Beloved Latter-day Saint artist Jorge Cocco Santangelo says he has known his entire life that he was meant to be an artist. But prior to joining The Church of Jesus Christ of Latter-day Saints in 1962, he painted landscapes and still life art. Upon joining the Church, he painted a portrait of Jesus Christ to hang on the wall in the very humble apartment building where he and his fellow Latter-day Saints met in Argentina. Jorge is now 86 years old and he is still painting pieces of religious art. The responsibility that rests with a religious painter is not something that he takes lightly. Instead, he calls painting Jesus Christ “the highest degree of commitment,” but why? Why do these paintings carry with them a greater meaning and significance?
The artist shares some of his thoughts in the excerpt below. You can listen to the full interview in the player below or by clicking here. You can also read a full transcript by clicking here.
The following excerpt has been edited for clarity.
Morgan Jones Pearson: You said the very first painting that you painted [of a religious nature] was a painting of Jesus Christ. You called painting Jesus Christ the highest degree of commitment and said that it is the heaviest burden for an artist. I wondered, what is your approach like Jorge, when you sit down to paint a painting of the Savior?
Jorge Cocco Santangelo: So you can paint any worldly painting be it a landscape, a master painting, or still life, and you can apply all the resources and the laws of art, you can transmit all the harmony and all the possible beauty. But to paint Jesus Christ is to walk into sacred ground. And to be able to do that you have to transport yourself into a spiritual realm, in which you have to be yourself in a spiritual state of mind. Because you’re not painting a human being, you’re painting a God, and you need a concept, and that never arrives.
Morgan Jones Pearson: Well said. So I noticed in one of the articles that I read about you, you said that you couldn’t portray Jesus Christ correctly if you did not have a testimony of Him. You just mentioned that you are not painting a person, you’re painting a God. … So why is it important for you to prepare spiritually for these paintings and make sure that you’re in the right spirit to be able to paint them?
Jorge Cocco Santangelo: Because otherwise, I will be painting something historic. So Jesus Christ taught things that are able to be told, but the content is spiritual. And the challenge is to make a painting that you can see, but the content of it needs to be spiritual. And if you don’t have a testimony by the Spirit, you cannot paint something of that nature, the spiritual nature.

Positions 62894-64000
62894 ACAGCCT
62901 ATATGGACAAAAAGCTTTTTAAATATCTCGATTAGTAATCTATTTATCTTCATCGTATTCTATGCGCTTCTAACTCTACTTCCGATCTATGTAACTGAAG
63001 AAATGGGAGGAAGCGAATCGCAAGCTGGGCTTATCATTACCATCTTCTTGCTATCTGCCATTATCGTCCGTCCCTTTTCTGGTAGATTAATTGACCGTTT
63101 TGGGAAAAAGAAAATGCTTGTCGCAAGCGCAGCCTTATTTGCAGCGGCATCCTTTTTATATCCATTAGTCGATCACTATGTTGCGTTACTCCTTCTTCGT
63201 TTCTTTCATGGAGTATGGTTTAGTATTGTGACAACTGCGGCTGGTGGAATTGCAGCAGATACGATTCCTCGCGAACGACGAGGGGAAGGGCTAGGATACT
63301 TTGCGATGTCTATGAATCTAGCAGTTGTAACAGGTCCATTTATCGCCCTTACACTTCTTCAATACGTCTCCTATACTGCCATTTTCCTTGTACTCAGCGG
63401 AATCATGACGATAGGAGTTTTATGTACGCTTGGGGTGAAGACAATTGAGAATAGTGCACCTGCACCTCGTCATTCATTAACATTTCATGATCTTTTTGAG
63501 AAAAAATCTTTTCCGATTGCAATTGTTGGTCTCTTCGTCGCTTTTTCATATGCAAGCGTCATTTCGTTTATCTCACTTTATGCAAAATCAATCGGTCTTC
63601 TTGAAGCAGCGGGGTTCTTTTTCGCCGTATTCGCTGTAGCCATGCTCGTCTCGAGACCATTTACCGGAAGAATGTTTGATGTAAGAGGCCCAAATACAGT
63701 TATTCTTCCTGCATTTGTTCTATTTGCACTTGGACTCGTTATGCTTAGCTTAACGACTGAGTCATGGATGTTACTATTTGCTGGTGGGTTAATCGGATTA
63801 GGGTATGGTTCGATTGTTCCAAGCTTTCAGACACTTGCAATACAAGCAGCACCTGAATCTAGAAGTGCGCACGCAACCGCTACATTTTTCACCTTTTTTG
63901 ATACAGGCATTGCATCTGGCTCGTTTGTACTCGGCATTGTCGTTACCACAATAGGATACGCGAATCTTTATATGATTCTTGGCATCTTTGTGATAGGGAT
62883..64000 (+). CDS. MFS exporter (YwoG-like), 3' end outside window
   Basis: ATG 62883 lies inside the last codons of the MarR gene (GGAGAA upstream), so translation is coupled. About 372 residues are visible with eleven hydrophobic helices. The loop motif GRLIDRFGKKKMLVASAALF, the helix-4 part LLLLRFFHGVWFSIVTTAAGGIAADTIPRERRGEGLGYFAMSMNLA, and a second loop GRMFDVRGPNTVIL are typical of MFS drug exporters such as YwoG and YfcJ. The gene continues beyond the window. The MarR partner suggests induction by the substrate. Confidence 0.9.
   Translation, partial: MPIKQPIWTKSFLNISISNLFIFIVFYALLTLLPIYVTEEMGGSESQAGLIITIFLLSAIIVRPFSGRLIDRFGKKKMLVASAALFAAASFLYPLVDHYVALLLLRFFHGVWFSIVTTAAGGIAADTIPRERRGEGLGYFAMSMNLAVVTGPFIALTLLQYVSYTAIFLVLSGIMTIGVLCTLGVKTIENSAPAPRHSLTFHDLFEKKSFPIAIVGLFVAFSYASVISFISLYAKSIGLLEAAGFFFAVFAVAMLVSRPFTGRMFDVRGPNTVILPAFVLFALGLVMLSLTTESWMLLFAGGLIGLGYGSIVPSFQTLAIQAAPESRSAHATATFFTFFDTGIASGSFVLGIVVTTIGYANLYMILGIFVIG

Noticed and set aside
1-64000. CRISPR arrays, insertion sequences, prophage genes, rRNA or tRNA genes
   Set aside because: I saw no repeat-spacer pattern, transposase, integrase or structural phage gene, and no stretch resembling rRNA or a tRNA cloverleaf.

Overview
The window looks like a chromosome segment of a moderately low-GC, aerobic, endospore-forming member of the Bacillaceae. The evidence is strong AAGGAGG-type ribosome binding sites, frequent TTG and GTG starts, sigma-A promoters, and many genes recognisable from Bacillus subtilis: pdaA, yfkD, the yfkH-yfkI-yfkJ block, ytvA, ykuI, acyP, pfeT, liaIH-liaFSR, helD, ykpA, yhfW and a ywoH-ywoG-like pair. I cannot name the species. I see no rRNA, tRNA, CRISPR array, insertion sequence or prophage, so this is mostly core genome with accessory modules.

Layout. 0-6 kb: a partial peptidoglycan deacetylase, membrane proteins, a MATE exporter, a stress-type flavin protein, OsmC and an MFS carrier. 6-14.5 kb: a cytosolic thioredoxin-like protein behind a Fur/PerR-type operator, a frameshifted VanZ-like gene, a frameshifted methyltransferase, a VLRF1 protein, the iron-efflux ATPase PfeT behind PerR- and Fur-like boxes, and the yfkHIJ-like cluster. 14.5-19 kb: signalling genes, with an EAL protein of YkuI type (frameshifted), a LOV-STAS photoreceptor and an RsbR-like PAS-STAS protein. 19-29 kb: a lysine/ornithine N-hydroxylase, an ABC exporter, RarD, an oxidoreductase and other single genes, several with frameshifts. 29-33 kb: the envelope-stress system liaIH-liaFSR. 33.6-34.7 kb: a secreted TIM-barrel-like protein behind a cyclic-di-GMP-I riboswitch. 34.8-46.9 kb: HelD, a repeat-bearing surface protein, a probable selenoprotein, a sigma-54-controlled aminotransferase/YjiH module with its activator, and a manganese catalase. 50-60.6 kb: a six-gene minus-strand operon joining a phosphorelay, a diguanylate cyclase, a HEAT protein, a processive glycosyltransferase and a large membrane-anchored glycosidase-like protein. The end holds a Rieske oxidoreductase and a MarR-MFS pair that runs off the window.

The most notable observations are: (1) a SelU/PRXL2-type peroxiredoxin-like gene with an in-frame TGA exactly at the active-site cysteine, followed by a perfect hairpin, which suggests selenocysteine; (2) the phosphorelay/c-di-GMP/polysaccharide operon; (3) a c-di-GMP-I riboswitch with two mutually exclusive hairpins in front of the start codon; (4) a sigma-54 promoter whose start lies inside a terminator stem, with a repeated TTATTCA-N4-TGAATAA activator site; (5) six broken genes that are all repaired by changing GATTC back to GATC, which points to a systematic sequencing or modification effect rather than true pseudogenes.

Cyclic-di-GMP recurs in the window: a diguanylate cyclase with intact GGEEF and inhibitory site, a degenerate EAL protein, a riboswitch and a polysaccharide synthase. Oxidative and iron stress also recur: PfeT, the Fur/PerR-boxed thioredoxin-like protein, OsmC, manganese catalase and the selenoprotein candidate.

Morgan Jones Pearson: So, Jorge, you approach these art pieces a bit differently than most Latter-day Saint artists. So, you call this approach sacrocubism. Amiel, maybe before we even have your dad comment on this, you can explain to us what sacrocubism is.
Amiel Cocco: Sure, so I basically coined the word because cubism is an art movement that is associated with Picasso and Braque, it was called like that because they use a lot of cubes and geometric shapes. But cubism had to do with the objectification of people. And so there was room there for using the same approach, the same artistic language, but with a different end, which was to make things spiritual. So the opposite, that’s why it was used. And so that’s why we call it “sacro,” which means sacred in Latin. So that’s why there was a room there to make a distinction and to call it a little bit different—sacrocubism.
Morgan Jones Pearson: Okay, that makes sense. Okay, so, Jorge, you’ve said that you use colors and forms that convey a spiritual message because a color and a shape can produce an impact that is superior to the visual and can teach our spirits similar to what we find in music. How would you say that this unique art style is able to communicate even more sometimes than the classical style that we usually see in church art?
Jorge Cocco Santangelo: I am capable of painting a person just the way the eye sees it. And when that happens the focus of the person observing the art is called to notice the artist’s technique. And so they comment, if it is a good painting, then they would say, “Oh, how wonderful it looks like a real person. It looks like the person is alive. It looks like we can touch that person.” But that is not the objective of art according to my philosophy. You can reach that point with technique but to me, art needs to take the person out of the material and physical reality of everyday life and elevate to the transcendent events, to things that you can find behind or beyond that painted scene. So I try to avoid it as much as possible, any reference to the actual looks of the person and the landscape so that the form and color may produce a new feeling, a new sensation because we’re not trying to imitate—to replicate–the physical reality. When we see a person that speaks by the Spirit, it doesn’t matter the way they’re dressed. It doesn’t matter what they look like. The important thing is that their Spirit touched our spirit and when a form and a color touches our spirit, then art made its magic.
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